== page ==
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Midlife Obesity Affects Health Later On

Weight Linked to Late-Life Heart, Diabetes Deaths
By
WebMD Health News
Reviewed by Louise Chang, MD

Jan. 10, 2006 -- Adults who are overweight or obese have an increased risk of dying from heart disease and diabetes later in life, even if they don't have cardiovascular risk factors such as high blood pressure or high cholesterol, new research shows.

Obesity is a big risk factor for high blood pressure and high cholesterol, which, in turn, are big risk factors for heart and vascular disease.

But the new research, published in the Dec. 11 issue of The Journal of the American Medical Association, offers some of the strongest evidence yet that carrying excess weight is an independent risk factor for hospitalization and death from cardiovascular causes.

"Study after study has shown that overweight and obesity are associated with higher risks for many health outcomes," researcher Lijing L. Yan, PhD, MPH, tells WebMD. "What hasn't been clear is whether this risk is driven by the association with other risk factors."

Study Spanned Decades

Yan and colleagues at Northwestern University in Chicago examined the relationship between excess weight earlier in life and illness and death after age 65 by following more than 17,600 people for decades.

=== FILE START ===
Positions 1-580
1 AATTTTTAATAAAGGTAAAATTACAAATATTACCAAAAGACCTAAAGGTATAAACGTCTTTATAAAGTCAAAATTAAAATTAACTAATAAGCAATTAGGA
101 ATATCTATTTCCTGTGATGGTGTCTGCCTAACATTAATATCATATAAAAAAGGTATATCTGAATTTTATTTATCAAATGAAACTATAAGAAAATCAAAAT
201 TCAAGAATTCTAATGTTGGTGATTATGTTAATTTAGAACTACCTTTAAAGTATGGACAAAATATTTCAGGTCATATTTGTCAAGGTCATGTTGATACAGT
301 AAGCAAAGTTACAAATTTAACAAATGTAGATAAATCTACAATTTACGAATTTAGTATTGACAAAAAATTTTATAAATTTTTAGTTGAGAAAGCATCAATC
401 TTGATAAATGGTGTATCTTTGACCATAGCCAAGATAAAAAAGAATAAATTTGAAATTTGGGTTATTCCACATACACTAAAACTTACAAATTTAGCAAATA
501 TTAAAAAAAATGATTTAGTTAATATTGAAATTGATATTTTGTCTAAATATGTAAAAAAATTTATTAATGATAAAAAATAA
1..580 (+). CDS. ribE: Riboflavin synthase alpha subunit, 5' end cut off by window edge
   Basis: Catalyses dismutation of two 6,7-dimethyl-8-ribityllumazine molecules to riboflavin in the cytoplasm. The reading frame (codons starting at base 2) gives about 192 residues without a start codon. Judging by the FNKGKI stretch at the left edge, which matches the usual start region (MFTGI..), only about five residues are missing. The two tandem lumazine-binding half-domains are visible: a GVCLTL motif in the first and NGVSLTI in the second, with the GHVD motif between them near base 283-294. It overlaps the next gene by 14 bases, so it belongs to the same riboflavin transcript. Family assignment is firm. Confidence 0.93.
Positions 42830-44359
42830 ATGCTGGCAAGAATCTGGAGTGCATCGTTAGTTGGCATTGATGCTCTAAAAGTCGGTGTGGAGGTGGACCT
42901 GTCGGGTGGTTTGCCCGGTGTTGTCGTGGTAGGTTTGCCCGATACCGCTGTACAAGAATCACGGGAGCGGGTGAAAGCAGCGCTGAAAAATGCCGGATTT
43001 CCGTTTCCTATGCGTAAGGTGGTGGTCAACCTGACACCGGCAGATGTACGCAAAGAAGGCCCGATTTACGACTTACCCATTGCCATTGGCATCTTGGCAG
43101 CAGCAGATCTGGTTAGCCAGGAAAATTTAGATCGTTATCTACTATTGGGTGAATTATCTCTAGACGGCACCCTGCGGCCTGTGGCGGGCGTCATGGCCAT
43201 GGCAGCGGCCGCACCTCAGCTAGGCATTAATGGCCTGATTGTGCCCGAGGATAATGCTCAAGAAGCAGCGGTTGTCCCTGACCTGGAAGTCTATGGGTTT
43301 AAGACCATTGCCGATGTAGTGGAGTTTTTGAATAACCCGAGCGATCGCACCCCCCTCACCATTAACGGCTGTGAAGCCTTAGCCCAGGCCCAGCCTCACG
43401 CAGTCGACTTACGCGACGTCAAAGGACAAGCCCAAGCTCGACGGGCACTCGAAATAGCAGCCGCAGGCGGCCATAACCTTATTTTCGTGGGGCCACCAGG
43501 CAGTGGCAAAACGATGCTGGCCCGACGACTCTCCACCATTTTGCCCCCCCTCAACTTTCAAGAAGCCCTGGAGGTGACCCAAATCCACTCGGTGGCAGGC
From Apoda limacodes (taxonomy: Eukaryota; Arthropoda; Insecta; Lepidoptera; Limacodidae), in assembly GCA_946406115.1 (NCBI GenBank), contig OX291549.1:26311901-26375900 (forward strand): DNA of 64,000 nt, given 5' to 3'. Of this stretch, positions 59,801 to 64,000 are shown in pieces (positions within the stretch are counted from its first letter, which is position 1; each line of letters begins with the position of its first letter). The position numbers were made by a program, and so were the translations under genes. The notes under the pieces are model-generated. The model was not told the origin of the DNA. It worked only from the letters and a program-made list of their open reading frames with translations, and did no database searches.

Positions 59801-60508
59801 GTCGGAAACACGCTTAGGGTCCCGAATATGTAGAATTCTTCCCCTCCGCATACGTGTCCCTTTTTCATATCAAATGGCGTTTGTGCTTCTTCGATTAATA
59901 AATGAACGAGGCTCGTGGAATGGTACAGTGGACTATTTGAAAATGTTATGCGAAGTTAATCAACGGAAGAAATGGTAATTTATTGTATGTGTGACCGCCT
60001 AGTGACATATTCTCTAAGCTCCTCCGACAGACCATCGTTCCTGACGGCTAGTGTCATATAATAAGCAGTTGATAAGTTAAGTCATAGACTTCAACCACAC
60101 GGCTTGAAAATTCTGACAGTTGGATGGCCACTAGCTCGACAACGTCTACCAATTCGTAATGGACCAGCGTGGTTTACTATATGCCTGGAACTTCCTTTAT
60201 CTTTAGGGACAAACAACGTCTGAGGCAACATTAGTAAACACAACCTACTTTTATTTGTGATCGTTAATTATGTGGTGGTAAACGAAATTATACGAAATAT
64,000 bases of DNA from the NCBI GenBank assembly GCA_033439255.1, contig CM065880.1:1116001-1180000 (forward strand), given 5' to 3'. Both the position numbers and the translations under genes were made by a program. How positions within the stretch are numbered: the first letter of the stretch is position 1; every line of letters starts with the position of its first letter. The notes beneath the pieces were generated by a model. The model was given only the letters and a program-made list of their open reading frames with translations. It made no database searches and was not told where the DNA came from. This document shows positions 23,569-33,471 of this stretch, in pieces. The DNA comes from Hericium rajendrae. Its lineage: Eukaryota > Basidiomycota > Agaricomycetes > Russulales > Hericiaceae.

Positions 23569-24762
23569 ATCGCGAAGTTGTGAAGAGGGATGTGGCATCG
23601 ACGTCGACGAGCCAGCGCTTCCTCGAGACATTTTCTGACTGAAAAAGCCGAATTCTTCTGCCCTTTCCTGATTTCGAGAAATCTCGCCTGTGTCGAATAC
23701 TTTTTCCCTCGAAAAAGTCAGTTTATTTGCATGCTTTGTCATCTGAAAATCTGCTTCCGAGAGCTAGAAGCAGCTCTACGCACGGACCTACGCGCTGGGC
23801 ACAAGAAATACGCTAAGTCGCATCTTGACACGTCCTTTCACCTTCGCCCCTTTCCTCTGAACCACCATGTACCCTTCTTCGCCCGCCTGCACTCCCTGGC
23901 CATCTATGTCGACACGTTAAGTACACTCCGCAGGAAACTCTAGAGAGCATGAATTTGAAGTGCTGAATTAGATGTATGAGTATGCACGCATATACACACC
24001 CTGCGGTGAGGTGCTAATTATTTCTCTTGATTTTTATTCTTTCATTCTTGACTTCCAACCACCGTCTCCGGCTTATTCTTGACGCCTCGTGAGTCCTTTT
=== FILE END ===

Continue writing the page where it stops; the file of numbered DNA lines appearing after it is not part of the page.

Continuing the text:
The participants were between the ages of 31 and 64 when enrolled in a Chicago-based heart registry between 1967 and 1973. None had heart disease or diabetes at enrollment, and the average time of follow-up was 32 years. Most participants were white.

Cardiovascular risk at enrollment was considered low if the participant met three criteria:

  • Did not smoke
  • Had normal blood pressure (120/80 or less) and was not taking blood pressure drugs
  • Had total cholesterol below 200 mg/dL and was not taking drugs for cholesterol

Weight Matters

People were defined as normal weight, overweight, or obese by their body mass index (BMI). The BMI is calculated using a person's weight and height measurements. BMI between 18.5 and 24.9 is considered normal weight, 25-29.9 overweight, 30 and greater obese.

The researchers found that the risk of dying from heart disease was 43% higher for study participants who were obese but also met these qualifications for low cardiovascular risk than for normal-weight, low-risk participants.

Compared with their normal-weight, low-risk counterparts, the obese people in the study also had four times the risk of hospitalization for heart disease and 11 times the risk of dying of diabetes.

Low-risk people who were overweight but not obese had a higher risk of death and hospitalization from cardiovascular disease and diabetes than their normal-weight counterparts and a lower risk than people who were obese.

"Our study is unique in that we had a very long follow up of over 30 years," says Yan, who is a research assistant professor at Northwestern and an assistant professor at China's Peking University.

"This is only one study, but it adds to the existing picture of the health consequences of obesity. It is important to try and maintain a healthy body weight and to work to lose weight or at least not gain more weight if you already are overweight or obese."

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